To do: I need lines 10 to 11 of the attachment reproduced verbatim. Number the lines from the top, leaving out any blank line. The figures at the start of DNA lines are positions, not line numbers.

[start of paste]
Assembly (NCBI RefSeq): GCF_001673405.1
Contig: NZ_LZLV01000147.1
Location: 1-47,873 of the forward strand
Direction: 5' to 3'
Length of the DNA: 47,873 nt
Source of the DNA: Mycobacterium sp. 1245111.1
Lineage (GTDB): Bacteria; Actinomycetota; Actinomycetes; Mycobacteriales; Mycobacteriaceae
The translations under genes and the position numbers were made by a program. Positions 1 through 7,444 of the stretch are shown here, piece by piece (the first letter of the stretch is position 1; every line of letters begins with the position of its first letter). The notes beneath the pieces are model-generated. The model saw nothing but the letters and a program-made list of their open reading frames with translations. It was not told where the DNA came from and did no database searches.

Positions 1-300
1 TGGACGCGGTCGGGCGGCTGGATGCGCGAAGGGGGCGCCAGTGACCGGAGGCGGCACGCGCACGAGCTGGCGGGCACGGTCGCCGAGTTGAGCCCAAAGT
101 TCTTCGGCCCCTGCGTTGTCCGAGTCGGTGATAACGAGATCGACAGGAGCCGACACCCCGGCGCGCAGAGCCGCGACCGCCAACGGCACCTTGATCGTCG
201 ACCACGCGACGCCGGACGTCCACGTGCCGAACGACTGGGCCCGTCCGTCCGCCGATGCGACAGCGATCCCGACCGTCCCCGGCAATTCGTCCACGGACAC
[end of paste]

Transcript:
1 TGGACGCGGTCGGGCGGCTGGATGCGCGAAGGGGGCGCCAGTGACCGGAGGCGGCACGCGCACGAGCTGGCGGGCACGGTCGCCGAGTTGAGCCCAAAGT
101 TCTTCGGCCCCTGCGTTGTCCGAGTCGGTGATAACGAGATCGACAGGAGCCGACACCCCGGCGCGCAGAGCCGCGACCGCCAACGGCACCTTGATCGTCG